The galley, though, will not be complicated. We're not planning for refrigeration. We don't want through-hull fittings, so the sink will be a counter-mounted bucket. Our firm sailing plans focus on the Strait of Georgia, so we're not equipping the boat as if we're heading offshore on launch day.
|Looking towards the bow on the day of the turn. Photo by Virginia Hayes|
|The interior on turn day. Trevor had done some interior sanding while it was still upside down. |
Photo by Virginia Hayes.
We didn't like the results in the original. The sole seemed unpleasantly springy underfoot -- there was a lot of flex.
So this time, Trevor built some support pieces in underneath and used these narrower panels. It's altogether more satisfactory, and gives us the thickness of the plywood more headroom. This is minor for most and really irrelevant for us, but we're hoping the tall brother-in-law's neck will now be able to stand upright.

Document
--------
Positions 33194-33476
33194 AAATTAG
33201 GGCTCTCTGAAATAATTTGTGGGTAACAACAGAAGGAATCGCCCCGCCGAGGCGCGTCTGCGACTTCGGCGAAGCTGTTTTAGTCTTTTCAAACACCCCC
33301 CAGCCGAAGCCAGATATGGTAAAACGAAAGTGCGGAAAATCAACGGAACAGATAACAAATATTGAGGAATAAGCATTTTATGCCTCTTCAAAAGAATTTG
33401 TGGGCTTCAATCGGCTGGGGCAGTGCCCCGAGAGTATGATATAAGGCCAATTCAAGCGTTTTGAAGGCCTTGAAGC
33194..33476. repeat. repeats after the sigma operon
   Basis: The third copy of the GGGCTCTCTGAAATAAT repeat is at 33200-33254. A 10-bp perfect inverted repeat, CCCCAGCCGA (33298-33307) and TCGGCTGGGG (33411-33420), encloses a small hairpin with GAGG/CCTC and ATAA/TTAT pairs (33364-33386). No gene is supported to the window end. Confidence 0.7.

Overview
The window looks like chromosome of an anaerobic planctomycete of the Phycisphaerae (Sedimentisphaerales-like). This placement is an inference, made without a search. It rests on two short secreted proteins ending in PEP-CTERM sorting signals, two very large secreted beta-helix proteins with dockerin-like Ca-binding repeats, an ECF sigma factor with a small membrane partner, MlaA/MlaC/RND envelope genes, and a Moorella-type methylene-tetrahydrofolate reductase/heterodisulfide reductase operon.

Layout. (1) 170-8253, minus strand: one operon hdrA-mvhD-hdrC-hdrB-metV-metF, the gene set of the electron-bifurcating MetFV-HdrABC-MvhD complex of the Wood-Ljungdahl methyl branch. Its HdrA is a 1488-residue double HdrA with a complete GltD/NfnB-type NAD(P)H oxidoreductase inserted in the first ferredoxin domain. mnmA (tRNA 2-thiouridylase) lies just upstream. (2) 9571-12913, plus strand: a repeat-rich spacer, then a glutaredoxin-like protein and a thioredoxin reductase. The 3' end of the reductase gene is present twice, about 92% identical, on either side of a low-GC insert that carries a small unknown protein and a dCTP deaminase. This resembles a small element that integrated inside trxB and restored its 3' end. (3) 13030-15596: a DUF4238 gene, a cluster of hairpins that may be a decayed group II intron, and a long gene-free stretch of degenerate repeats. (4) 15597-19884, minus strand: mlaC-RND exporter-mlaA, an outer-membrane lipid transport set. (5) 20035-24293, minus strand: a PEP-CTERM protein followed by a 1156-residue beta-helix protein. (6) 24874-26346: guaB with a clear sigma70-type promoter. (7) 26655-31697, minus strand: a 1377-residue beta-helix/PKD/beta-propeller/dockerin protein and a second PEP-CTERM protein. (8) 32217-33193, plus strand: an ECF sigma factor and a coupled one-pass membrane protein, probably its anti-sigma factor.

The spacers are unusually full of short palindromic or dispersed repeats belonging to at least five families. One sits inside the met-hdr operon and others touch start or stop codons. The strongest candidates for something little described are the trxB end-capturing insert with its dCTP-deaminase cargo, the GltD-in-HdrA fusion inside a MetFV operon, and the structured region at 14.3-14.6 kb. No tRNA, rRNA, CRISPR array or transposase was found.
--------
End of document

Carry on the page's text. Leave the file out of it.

|First sole. In this picture, you can't see the ledges visible in the picture above, since the sole overlaps them.|
Here are a couple of final pictures -- the first hull's companionway, with packing pieces, and the second hull's companionway, without.
|The companionway is on the right in this picture. It's hard to see the packing pieces -- but you can see the lack of gap between the stringers and the companionway.|
|Here's the companionway on the second hull. Here you can see the shadows below the vertical piece -- these are the gaps that on hull #1 were filled with packing pieces.|
With the new year and the return of the light, we're anticipating more hours spent building. Stay tuned -- galley mockup is coming soon.